Tuesday, November 4, 2014

Science’s favorite deep-sea explorer gets high-tech upgrades

 It’s the only deep-diving research submersible in the United States, and nearly 50 years after its first expedition it’s getting an upgrade.
Take an exclusive tour of the Alvin submarine, and see how the updated vessel is continuing to push the boundaries of deep-water exploration

From Wired by Jeffrey Marlow

After 50 years of cutting-edge seafloor exploration, the Alvin submersible—renegade deep-sea explorer for the Woods Hole Oceanographic Institute—just got a long-deserved makeover.
Alvin is the United States’ only deep-diving manned submersible used for science, so its upgrades will have a serious impact on the discoveries we can pull off in the deep.

 For two generations, the human-occupied submersible Alvin has helped scientists expand human knowledge of the ocean and inspired countless to learn more about the ocean.
This year, Alvin turns 50, and we want you to help us celebrate.

To make a tricked-out sub, engineers first had to build a new personnel sphere, the titanium orb that protects the sub’s three passengers—one pilot, two scientists—from the crushing pressure of the water above them.
Metalworkers cast two perfect hemispheres, 6 feet in diameter, and welded them together with an electron beam.
Structural tests showed the sphere was safe to dive up to 6,500 meters below the surface, which opens up 98 percent of the seafloor to exploration.

Archive (1965) : new submarine to observe oceans depths

After the sphere was finished, engineers built a new chasse around it, outfitted with improved tech for the scientists inside.
Five HD cameras—up from three on Alvin’s previous iteration—record the scene for later analysis. Those cameras can see further, too, thanks to the high-intensity LEDs that ring the sub.
And more and larger viewports provide overlapping fields of view, which allow scientists and pilots to coordinate sample collection with the sub’s robotic arms.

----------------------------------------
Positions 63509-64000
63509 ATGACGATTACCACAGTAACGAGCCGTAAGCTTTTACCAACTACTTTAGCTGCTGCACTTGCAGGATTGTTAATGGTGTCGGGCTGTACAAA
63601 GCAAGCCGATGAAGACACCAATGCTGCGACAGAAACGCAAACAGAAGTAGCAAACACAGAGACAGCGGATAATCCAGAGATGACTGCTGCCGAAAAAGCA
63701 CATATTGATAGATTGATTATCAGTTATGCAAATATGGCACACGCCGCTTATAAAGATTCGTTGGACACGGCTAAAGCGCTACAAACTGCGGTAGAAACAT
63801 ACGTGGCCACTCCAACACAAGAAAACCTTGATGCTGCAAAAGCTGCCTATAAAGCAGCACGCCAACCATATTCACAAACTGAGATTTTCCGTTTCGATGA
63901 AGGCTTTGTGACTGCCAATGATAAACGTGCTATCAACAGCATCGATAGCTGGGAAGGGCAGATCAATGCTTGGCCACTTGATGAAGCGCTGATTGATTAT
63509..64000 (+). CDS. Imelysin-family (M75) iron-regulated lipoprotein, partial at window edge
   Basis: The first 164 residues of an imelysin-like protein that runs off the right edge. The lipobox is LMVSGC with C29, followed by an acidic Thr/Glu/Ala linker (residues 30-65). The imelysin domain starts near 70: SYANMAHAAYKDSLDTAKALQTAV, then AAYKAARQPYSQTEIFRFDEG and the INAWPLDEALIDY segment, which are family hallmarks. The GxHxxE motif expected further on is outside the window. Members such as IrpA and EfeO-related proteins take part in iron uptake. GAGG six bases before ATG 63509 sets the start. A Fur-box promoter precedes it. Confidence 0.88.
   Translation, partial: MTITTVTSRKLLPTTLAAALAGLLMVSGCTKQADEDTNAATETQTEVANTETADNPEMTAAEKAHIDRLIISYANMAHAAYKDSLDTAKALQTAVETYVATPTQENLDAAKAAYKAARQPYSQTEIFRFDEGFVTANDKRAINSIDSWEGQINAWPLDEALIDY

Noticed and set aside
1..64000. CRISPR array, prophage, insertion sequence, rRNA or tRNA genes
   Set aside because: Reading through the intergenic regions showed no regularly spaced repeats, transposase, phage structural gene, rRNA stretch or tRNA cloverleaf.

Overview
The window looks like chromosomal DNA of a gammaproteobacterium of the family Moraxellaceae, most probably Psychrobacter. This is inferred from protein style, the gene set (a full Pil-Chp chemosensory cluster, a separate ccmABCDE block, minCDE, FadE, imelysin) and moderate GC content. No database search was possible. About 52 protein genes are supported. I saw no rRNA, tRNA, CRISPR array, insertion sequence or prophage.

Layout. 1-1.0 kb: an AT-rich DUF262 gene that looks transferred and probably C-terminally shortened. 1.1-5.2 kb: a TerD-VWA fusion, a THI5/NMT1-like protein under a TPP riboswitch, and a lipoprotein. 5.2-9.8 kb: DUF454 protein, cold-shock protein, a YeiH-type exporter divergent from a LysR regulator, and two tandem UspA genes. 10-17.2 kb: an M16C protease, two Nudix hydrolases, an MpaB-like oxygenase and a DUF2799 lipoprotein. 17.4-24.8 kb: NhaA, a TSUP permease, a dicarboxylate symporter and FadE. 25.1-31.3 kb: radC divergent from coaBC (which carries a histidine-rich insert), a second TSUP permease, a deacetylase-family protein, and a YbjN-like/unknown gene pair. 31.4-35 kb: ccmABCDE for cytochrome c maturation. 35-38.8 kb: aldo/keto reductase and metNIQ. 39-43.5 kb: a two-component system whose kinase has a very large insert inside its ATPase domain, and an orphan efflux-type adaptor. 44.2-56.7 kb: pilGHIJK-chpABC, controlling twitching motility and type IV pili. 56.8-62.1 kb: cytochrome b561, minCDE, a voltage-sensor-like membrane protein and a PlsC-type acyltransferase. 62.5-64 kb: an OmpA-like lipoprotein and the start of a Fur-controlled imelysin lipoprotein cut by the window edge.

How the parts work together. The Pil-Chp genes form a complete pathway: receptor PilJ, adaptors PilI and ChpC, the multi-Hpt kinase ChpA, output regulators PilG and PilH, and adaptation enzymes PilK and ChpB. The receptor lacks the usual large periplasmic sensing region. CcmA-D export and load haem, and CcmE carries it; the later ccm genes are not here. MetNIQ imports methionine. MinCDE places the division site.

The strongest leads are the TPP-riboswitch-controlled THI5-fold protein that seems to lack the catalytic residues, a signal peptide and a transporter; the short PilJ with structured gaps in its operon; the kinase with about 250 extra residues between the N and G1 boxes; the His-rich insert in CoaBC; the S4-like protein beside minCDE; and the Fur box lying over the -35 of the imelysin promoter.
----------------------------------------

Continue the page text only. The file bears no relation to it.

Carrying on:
Those arms, by the way, got an upgrade too: They have a new shoulder joint that extends their reach to grab awkwardly placed samples.
Once the team has snagged the right rocks, sediment, and animal specimens, they’re dumped on the bulked-up sampling platform, which can carry more than twice Alvin’s previous load to the surface.

The technological upgrades on the U.S. Navy-owned Alvin submersible allow the deep-sea diving vessel to go to new depths.
Reaching 98 percent of the sea floor, the submarine is able to explore complex hydrothermal vents and ecosystems.

After a full day’s work exploring the ocean’s depths, the new Alvin rises to the surface, anticipating a pick-up from its mother ship, the research vessel Atlantis.
With the new brighter hue on the sub’s carbon fiber sail—the same international orange used on the Golden Gate Bridge—the ship has no trouble spotting it in the water.
A faster recovery means a quicker route to the shipboard cold room, where precious samples are preserved.
On shore, a giddy group of scientists will be waiting to start their analysis.

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